Raindrops To Energy: The Droplet-Based Electricity Generator
By Prof. Zuankai Wang 17 April, 2020
How can one drop of rain light up 100 LED bulbs? CityU's Prof. Wang shares with us their latest tech breakthrough
Read more from Prof. Zuankai Wang →
Electrical power generation consumes a lot of water. The good news is that a research team from City University of Hong Kong (CityU) has recently developed a new form of droplet-based electricity generator (DEG) – which could light up 100 small LED bulbs from one drop of rain. The research, published in Nature, was led by Professor Zuankai Wang from CityU’s Department of Mechanical Engineering, Professor Xiaocheng Zeng from the University of Nebraska-Lincoln, and Professor Zhonglin Wang, Founding Director and Chief Scientist at the Beijing Institute of Nanoenergy and Nanosystems of Chinese Academy of Sciences.
CWR sat down with Prof. Zuankai Wang, one of the lead researchers, to ask him more about this – how can this help advance scientific research into water energy generation and tackle the energy crisis?
CWR: Congratulations on your groundbreaking achievement! Could you start us off by explaining how a water droplet can be used to generate power for LED bulbs?
Prof. Zuankai Wang (WZK): Our work is about the energy harvesting from water droplet. As you know, energy is fundamental to us. We cannot imagine how the world and our tomorrow will be if we do not have energy. But on the other hand, energy is conservative, and the electric energy must be converted from other formats such as wind energy, solar energy, and water energy. Water covers more than half of the earth and contains huge amount of energy. The motion of water has long been effectively harnessed through electromagnetic generators. But they are bulky, costly. Moreover, they become inefficient when water supplies are low.
The motion of water has long been effectively harnessed through electromagnetic generators…
…but they are bulky, costly & become inefficient when water supplies are low
Recent studies have come up with a new method through the use of the triboelectric effect. That is, when two objects contact and separate each other, we have opposite charge generated on both sides, and then we can have electricity generation. So far, however, this technique has proven to be highly inefficient. In our work, we develop a new technique which can dramatically enhance the energy conversion through a device with a simple configuration, which consists of a dielectric film (similar to the Teflon) and two electrodes.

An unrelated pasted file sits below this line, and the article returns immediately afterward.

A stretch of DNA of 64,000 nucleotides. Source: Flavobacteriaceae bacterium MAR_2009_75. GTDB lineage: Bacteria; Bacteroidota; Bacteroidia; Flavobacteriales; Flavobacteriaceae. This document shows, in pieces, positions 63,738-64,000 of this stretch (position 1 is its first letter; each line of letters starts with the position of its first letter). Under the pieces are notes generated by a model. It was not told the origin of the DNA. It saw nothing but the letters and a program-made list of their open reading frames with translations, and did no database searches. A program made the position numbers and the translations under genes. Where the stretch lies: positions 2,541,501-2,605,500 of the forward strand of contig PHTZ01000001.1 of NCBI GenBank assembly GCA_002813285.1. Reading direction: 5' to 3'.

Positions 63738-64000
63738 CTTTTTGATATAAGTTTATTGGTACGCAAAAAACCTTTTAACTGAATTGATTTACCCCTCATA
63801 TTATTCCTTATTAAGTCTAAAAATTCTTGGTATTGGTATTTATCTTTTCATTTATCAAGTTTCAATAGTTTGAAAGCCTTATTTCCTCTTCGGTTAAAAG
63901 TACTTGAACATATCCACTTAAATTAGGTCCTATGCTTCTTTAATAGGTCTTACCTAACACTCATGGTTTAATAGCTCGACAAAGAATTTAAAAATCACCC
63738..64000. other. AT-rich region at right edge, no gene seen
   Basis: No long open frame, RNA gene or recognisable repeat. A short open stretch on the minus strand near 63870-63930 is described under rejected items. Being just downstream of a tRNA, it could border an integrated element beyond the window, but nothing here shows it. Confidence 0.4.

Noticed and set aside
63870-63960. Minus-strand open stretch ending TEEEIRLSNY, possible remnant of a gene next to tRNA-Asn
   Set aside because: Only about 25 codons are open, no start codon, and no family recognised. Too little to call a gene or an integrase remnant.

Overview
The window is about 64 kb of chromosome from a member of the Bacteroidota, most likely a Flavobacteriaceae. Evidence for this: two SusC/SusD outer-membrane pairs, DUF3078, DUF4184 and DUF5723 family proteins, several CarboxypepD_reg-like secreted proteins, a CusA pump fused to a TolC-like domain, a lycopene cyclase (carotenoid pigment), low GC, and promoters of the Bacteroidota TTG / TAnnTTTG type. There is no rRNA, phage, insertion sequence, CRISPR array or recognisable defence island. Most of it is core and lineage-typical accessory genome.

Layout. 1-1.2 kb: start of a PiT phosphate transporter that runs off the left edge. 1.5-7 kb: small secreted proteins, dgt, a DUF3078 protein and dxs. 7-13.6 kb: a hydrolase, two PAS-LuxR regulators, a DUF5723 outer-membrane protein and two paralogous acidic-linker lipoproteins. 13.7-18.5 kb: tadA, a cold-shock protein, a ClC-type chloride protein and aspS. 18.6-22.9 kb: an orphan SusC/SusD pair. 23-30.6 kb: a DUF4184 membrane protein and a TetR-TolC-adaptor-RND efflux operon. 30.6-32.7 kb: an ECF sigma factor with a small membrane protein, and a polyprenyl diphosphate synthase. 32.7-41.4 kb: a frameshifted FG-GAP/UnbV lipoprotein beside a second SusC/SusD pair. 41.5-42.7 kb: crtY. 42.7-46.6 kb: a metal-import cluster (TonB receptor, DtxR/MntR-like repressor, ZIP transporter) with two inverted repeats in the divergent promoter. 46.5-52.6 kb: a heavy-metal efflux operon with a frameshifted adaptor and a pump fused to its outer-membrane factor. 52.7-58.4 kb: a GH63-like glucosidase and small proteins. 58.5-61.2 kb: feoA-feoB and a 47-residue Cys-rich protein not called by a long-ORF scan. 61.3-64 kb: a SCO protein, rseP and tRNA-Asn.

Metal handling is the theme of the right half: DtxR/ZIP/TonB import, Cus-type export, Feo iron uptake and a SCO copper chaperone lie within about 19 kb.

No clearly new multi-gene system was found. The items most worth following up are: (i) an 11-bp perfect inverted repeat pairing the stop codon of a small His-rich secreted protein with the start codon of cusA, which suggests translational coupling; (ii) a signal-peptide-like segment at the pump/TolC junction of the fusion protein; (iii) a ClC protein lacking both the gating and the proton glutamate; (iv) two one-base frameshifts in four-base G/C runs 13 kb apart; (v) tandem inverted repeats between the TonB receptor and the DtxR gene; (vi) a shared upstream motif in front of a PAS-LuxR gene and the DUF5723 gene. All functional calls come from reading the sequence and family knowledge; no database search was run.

CWR: Where did you get this inspiration from? What drove you towards developing this amazing technology?
WZK: When we started to work on this project, we realised that there are two bottlenecks in the conventional method. The first one is the amount of charge sources generated is less because this is a surface effect and the second one is how to release the generated charges efficiently.
When we struggle to overcome these limitations, one inspiration suddenly flows into my mind. That is field effect transistor, for short, FET. FET is the basic unit of integrated circuit. It is so important that its invention won the Nobel prize in 1956. Inspired by this, we designed the similar configuration similar to FET.
CWR: How could this be applied to harvest more energy? Could we go beyond powering LED bulbs?
WZK: When droplets continuously hit the surface, lots of charges are stored in the dielectric film. And at the same time, these charges can be effectively released owing to the formation of a closed-loop circuit (bulk effect), eliminating the bottleneck (surface effect) encountered in the conventional design. As a result, the energy harvesting efficiency is dramatically improved.
The efficiency is at 5%, much less than large-scale hydro
Still, the efficiency is only 5%, which is not comparable to large-scale hydropower. If we have adequate energy input, then it is possible to power beyond LED Bulbs.
CWR: What were the main challenges you encountered over the course of this research?
WZK: The challenges really lie in the development of a proper dielectric material which gives the best output as well as good durability and stability.
CWR: How do you see the future of this technology progressing? Can it replace the traditional thermal power generation soon?
WZK: Our design is general, which can be used to harvest any kind of water energy as long as there is the motion of water.
It is not limited to droplet, it is not limited to droplet impact. It will have a wide range of applications. However, lots of works remain to be done to further improve the energy conversion efficiency.
CWR: What are the next steps for your research? Are there any other innovations in the pipeline?
WZK: Scientifically we have provided a paradigm for water-based energy harvesting, which will find lots of applications.
In the large scale, this tech can harvest wave energy in the ocean…
…in the small scale, it can harvest the motion of our heart
In the future, we will seek to translate our basic research into practical products. For example, in the large scale, it can harvest wave energy in the ocean and in the small scale, it can harvest the mechanical motion of our heart.
However, lots of works remain to be done to further improve the energy conversion efficiency.
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